random comments for now
Bitmaps optimise rebuild time after a crash, or after removing and re-adding a device. They do not improve normal read/write performance, and may well cause a small degradation in performance.
When an array has a bitmap, a device can be removed and re-added and only blocks changes since the removal (as recorded in the bitmap) will be resynced.
Note that bitmap support isn't available for raid0, because it is meaningless. The 'bitmap' records sections of the array which might be inconsistent. As raid0 have no redundancy, it cannot be inconsistent. So there is nothing to record.
mdadm --grow --bitmap=internal /dev/mdX
This operation is reversible:
mdadm --grow --bitmap=none /dev/mdX
Bitmaps can also be created externally on an ext3 filesystem (which must not be on the raid device)
How Bitmaps Work by Q&A
- Why, when you first create a raid1 (mirrored) array from two drives, does mdadm insists on mirroring the contents of the first drive to the second even though the drives are entirely blank (e.g. new drives don't have anything on them).
- Well... they do have something one them - lots of zeros and ones, or maybe just zeros, or maybe just ones. Sure, you may not be interested in that data, but it is there.
- In one configuration I have, this takes about 16 hours on a 400Gb drive. When I do 5 of them simultaneously this takes 2+ days to complete. Is there some way to tell mdadm that you want to create a mirrored set but skip this rather long initial mirroring process? I don't really see that it actually accomplishes anything.
- No, there is no way to tell mdadm to skip the initial copying process. It is not clear to me that you really want to do this(*) (though on the "enough rope" principle I'm probably going to extend the "--assume-clean" option to work in --create mode).
- I suggest you simply ignore the fact that it is doing the copy. Just keep using the array as though it wasn't. If this seems to be impacting over-all system performance, tune proc/sys/dev/raid/speed_* to slow it down even more. If you reboot, it should remember where it was up to and restart from the same place (providing you are using a 2.6 kernel).
- If you have 5 of these 400Gb raid1's, then I suspect you really want to avoid the slow resync that happens after a crash. You should look into adding a bitmap write-intent log. This requires 2.6.14, and mdadm 2.1, and is as easy as
mdadm --grow --bitmap=internal /dev/md3
- while the array is running.
- This should dramatically reduce resync time, at a possible small cost in write throughput. Some limited measurements I have done suggest up-to 10% slowdown, though usually less. Possibly some tuning can make it much better.
(*) A raid array can suffer from sleeping bad blocks. i.e. blocks that you cannot read, but normally you never do (because they haven't been allocated to a file yet). When a drive fails, and you are recovering the data onto a spare, hitting that sleeper can kill your array. For this reason it is good to regularly (daily, or weekly, maybe monthly) read through the entire array making sure everything is OK. In 2.6.16 (with complete functionality in 2.6.17) you will be able to trigger a background read-test of the whole array:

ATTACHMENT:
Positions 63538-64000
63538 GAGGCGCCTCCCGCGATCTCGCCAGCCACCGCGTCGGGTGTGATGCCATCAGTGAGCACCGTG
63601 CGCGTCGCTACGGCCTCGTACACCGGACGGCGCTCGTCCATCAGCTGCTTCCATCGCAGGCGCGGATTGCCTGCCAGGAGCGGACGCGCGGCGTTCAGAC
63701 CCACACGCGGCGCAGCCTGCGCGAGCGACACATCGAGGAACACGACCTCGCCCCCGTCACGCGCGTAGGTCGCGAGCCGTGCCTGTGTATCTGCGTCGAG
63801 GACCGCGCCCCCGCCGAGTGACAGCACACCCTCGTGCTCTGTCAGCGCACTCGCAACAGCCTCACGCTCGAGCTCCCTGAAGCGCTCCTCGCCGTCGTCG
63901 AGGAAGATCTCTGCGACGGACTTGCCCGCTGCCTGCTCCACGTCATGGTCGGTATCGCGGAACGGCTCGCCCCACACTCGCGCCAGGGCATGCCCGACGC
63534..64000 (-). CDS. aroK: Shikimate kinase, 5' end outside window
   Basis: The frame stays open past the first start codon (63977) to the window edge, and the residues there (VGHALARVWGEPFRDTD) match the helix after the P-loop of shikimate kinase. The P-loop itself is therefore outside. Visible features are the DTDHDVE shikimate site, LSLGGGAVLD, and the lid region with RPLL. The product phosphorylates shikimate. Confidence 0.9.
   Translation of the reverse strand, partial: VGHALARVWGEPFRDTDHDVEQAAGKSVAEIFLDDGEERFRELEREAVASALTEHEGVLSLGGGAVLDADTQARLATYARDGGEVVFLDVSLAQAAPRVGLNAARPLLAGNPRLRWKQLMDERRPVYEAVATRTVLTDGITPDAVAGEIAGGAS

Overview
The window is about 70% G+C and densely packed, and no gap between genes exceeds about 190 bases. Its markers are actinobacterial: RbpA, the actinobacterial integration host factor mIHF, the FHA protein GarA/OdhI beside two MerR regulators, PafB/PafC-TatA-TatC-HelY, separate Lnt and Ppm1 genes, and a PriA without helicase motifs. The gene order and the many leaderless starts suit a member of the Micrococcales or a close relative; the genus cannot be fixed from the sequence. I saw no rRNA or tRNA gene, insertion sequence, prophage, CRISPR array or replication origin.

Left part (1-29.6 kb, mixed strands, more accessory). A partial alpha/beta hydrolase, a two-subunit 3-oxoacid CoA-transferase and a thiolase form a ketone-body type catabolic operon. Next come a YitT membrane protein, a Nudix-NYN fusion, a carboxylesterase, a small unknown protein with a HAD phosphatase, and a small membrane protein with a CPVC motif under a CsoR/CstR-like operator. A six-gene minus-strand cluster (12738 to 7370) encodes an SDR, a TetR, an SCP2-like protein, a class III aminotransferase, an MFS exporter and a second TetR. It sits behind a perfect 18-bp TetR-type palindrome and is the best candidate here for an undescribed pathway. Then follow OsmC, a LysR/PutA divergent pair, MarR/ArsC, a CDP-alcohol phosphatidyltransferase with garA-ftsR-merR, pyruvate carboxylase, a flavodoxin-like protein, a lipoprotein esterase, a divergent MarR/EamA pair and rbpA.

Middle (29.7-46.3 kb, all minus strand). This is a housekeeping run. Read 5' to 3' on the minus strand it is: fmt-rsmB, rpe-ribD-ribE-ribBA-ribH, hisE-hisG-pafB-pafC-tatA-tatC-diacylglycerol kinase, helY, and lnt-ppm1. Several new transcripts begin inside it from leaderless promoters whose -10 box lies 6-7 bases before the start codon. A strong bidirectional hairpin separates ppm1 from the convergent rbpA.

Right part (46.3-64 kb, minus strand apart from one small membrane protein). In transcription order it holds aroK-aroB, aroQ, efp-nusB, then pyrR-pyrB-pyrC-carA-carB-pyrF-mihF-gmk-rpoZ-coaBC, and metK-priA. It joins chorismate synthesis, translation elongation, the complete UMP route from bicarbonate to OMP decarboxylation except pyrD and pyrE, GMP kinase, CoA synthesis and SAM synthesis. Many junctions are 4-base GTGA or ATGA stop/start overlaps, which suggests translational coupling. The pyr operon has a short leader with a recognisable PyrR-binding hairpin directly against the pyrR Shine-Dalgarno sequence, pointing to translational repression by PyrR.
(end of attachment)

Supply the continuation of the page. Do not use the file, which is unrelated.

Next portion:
echo check > /sys/block/mdX/md/sync_action
If you were to create an array with --assume-clean, then whenever you run this it will report lots of errors, though you can fix them with
echo repair > /sys/block/mdX/md/sync_action
If you are going to be doing that (and I would recommend it) then you may as well allow the initial sync, especially as you can quite happily ignore the fact that it is happening.
Bitmaps and /proc/mdstat
When you have a bitmap,
Personalities : [linear] [raid0] [raid1] [raid5] [raid4] [raid6] md0 : active raid6 sdf1 sde1 sdd1 sdc1 sdb1 sda1 hdb1 1225557760 blocks level 6, 256k chunk, algorithm 2 [7/7] [UUUUUUU] bitmap: 0/234 pages [0KB], 512KB chunk unused devices: <none>
The question is: How do I interpret
bitmap: 0/234 pages [0KB], 512KB chunk
in the mdstat output?
What would it mean when it's, eg: 23/234
This refers to the in-memory bitmap (basically a cache of what's in the on-disk bitmap -- it allows bitmap operations to be more efficient).
If it's 23/234 that means there are 23 of 234 pages allocated in the in-memory bitmap. The pages are allocated on demand, and get freed when they're empty (all zeroes). The in-memory bitmap uses 16 bits for each bitmap chunk to count all ongoing writes to the chunk, so it's actually up to 16 times larger than the on-disk bitmap.
Non Bitmap-Optimised Resyncs
It should be possible to do a similar thing to arrays without bitmaps. i.e. if a device is removed and re-added and *no* changes have been made in the interim, then the add should not require a resync.
There is a patch allows that option. This means that when assembling an array one device at a time (e.g. during device discovery) the array can be enabled read-only as soon as enough devices are available, but extra devices can still be added without causing a resync.